An arctic fox, its white fur bloodied, hangs limply in the jaws of its red fox cousin. The pointed snout and bushy tail of both predator and prey are eerily mirrored. It’s a highly unusual sight – captured by the winner of the Wildlife Photographer of the Year award.
The image, entitled ‘A Tale of Two Foxes’ and taken by Canadian Don Gutoski, is among a collection of prize-winners to go on display in London this week as part of nature photography’s most prestigious global competition.
Amateur photographer Gutoski said he was extremely proud of his image.
“It’s the simplicity,” he said. “It’s the symmetry. It’s the way the two heads line up and the tails.”
Gutoski took his photo in the tundra of northern Canada, where the red fox has extended its territory northward, overlapping with the arctic fox. While the red fox usually eats small mammals such as lemmings, scientists believe it is increasingly preying on its close arctic relative.
It’s this story of a changing natural world that drew the judges to Gutoski’s photograph.
“First and foremost, it’s a remarkable moment that Don has caught. It’s almost a meditative moment between the foxes,” said Lewis Blackwell, leader of the jury for the award. “It becomes a piece of art that we can meditate on and think about life and death and climate change and all the things around it.”
Blackwell and his panel of judges went through more than 42,000 entries for this year’s prize – a number that grows every year. A total of 100 images were selected for the final exhibition, which will go on display at the London Natural History Museum on Friday.
The judges said all of the photographs have to be of the highest technical quality, but that that isn’t enough to make a winner.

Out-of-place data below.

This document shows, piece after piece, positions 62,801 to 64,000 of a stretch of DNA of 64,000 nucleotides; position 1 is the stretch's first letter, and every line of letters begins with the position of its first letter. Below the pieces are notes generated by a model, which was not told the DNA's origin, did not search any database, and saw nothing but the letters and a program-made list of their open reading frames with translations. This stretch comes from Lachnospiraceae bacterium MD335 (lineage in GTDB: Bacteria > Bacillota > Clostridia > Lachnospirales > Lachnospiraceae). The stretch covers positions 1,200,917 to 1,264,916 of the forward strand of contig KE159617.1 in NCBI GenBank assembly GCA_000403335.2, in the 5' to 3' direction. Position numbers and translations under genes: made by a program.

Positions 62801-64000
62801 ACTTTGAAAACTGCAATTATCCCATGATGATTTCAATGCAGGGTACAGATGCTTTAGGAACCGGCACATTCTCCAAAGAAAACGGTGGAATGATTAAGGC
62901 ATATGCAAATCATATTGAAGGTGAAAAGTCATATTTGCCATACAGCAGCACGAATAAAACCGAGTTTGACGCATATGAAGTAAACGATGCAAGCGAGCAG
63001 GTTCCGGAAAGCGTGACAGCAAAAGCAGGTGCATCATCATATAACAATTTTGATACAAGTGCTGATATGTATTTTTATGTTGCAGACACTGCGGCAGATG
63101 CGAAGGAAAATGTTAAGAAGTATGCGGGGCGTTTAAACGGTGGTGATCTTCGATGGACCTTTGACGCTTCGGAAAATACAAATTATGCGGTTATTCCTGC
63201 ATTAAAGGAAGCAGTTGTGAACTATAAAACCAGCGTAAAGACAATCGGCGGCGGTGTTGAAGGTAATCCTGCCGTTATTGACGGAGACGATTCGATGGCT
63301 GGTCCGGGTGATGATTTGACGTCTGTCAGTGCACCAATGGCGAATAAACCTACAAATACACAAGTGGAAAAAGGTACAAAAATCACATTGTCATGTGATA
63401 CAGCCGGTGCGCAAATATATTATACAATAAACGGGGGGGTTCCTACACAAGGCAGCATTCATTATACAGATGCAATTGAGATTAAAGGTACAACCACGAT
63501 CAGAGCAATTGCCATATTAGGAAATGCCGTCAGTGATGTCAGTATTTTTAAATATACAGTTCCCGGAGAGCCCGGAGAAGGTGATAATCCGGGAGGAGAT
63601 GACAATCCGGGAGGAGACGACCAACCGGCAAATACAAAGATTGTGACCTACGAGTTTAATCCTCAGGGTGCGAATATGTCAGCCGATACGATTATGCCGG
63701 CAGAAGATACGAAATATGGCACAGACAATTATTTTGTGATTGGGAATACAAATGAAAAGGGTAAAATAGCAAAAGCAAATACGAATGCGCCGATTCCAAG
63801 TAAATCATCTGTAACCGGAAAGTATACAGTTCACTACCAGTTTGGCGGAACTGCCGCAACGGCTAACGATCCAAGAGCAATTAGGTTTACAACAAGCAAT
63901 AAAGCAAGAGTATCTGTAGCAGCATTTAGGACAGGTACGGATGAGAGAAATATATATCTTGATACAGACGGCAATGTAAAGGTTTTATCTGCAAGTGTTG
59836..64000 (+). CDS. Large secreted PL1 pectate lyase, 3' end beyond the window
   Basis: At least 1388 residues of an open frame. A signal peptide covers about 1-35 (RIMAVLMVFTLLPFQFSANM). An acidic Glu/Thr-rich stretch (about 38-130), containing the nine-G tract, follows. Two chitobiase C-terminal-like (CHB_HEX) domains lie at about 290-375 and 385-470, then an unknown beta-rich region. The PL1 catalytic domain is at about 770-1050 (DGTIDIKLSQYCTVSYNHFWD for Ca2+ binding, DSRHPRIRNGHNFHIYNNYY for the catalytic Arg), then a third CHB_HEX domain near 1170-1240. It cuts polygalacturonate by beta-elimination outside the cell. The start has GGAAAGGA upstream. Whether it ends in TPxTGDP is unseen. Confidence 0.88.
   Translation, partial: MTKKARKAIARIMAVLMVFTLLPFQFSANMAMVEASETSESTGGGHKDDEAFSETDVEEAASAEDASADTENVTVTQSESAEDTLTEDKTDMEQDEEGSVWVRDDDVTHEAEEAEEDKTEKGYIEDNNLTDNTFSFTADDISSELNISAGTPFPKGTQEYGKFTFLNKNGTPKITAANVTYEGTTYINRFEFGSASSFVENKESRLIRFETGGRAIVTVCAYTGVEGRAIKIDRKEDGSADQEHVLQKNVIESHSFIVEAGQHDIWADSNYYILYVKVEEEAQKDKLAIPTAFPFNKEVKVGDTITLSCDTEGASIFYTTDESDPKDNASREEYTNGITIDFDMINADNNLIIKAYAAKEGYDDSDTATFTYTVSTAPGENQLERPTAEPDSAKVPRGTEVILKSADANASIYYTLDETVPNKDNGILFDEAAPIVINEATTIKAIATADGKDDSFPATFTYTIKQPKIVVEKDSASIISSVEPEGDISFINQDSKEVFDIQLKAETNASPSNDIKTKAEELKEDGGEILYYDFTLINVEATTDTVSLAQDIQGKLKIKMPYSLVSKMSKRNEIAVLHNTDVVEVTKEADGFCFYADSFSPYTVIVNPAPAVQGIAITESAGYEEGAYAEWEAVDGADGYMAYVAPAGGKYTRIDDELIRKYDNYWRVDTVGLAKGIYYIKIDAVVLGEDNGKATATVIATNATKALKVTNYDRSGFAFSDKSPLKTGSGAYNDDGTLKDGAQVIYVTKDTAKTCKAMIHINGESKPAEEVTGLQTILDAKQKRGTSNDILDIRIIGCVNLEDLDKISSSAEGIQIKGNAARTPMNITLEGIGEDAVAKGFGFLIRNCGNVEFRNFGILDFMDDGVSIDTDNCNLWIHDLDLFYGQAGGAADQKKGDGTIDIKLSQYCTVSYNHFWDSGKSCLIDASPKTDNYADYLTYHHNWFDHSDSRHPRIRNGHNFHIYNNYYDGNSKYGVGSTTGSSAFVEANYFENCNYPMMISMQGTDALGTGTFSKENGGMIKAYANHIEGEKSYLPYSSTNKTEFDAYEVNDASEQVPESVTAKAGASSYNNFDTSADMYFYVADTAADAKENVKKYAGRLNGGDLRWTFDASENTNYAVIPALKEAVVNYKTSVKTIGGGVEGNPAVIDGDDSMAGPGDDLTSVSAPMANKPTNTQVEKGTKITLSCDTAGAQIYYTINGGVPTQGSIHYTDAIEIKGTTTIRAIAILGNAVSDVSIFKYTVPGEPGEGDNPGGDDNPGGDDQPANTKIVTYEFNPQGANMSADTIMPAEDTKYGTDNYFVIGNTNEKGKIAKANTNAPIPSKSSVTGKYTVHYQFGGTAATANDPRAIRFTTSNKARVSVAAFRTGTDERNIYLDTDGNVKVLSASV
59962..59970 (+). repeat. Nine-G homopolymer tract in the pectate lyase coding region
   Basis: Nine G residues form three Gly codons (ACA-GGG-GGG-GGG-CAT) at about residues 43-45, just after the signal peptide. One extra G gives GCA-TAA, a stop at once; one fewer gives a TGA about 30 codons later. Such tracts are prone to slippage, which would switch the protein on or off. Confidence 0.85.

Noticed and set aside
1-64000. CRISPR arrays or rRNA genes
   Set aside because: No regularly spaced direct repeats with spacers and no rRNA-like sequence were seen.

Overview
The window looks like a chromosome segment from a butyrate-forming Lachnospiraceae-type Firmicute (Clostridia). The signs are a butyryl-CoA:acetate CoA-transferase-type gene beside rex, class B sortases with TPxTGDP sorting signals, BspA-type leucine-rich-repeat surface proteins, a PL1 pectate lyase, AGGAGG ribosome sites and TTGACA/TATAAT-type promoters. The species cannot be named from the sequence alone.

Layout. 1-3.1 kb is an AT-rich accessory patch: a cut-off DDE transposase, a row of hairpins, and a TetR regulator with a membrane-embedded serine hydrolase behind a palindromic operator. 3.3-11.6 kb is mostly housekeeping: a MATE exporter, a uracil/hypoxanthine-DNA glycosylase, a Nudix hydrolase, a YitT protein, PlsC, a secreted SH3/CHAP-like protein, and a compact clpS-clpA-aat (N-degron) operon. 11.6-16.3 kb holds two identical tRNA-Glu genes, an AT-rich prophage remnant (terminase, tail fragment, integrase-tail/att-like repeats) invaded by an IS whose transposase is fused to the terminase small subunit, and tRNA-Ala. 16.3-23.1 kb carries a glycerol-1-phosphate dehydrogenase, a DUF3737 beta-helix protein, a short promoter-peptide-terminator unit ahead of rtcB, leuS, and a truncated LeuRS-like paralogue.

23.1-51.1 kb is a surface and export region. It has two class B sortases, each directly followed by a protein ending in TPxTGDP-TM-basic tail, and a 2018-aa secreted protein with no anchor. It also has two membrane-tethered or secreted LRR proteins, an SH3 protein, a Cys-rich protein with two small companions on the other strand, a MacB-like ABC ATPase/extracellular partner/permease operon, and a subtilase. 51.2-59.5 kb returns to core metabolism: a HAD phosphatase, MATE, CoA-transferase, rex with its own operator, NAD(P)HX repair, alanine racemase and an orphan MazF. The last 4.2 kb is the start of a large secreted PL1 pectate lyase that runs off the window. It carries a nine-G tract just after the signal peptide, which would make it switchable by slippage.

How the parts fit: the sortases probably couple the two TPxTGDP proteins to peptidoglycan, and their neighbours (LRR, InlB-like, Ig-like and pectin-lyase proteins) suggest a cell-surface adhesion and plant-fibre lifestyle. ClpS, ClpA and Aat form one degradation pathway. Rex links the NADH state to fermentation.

“The subject matter has to be fresh,” Blackwell said. “We are trying to find new ways of understanding what’s going on in the world.”
The effort to find something new has driven some to cheat in the past. The winner of the 2009 competition was subsequently disqualified after it was discovered the wolf he photographed leaping over a fence was in fact tame and likely coaxed into the jump. This year’s judges say they have learned from the past.
“There are certain activities that are suspect,” Blackwell said. “If there’s a sense of it being a captive animal or some sort of bait technique, that’s not acceptable.”
A genuine, close relationship between photographer and animal is evident in many of the winning photographs.
Audun Rikardsen, Norwegian scientist and winner of the Portfolio category, described how he developed a close relationship with a walrus nicknamed ‘Buddy,’ which enabled him to take some remarkable close-ups of the animal.
“I spent several days with him,” Rikardsen said. “I played with him. He came like a dog. He loves to cuddle with me. So, it was a great opportunity to take pictures of this guy.”
He encourages anyone who is thinking of exploring nature photography to get to know their local neighborhood – a view shared by Blackwell.
“The world of wildlife has plenty of things to discover and is constantly changing,” he said. “That’s the most exciting thing – finding those points of change and documenting them.”